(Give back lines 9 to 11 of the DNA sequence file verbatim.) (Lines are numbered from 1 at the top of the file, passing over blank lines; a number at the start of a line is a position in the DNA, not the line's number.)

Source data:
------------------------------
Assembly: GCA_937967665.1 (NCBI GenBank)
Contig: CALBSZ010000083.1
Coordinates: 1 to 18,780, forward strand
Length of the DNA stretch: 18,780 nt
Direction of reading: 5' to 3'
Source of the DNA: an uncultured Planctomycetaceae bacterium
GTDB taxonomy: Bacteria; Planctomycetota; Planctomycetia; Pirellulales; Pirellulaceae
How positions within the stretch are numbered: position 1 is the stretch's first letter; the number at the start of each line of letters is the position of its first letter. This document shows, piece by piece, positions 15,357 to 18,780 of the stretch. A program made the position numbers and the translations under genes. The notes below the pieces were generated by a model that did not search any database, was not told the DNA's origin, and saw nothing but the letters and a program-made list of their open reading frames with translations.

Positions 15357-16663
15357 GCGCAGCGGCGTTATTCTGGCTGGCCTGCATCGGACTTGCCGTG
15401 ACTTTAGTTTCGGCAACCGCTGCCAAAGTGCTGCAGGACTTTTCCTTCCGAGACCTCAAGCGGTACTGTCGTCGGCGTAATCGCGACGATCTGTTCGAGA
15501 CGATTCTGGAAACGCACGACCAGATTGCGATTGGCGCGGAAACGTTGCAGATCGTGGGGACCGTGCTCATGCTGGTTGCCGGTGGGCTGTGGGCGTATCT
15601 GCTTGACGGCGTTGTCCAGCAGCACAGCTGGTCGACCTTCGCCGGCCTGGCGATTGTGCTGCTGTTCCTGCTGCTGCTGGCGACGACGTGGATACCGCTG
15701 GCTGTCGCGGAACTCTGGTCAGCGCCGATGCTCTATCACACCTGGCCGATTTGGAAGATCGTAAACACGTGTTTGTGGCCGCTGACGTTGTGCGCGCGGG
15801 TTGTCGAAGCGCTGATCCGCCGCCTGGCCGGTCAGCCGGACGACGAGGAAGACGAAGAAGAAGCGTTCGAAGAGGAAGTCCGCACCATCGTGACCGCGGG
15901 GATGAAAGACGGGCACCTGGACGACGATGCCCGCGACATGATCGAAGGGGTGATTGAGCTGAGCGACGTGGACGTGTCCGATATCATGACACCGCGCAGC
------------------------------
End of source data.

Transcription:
Positions 15357-16663
15357 GCGCAGCGGCGTTATTCTGGCTGGCCTGCATCGGACTTGCCGTG
15401 ACTTTAGTTTCGGCAACCGCTGCCAAAGTGCTGCAGGACTTTTCCTTCCGAGACCTCAAGCGGTACTGTCGTCGGCGTAATCGCGACGATCTGTTCGAGA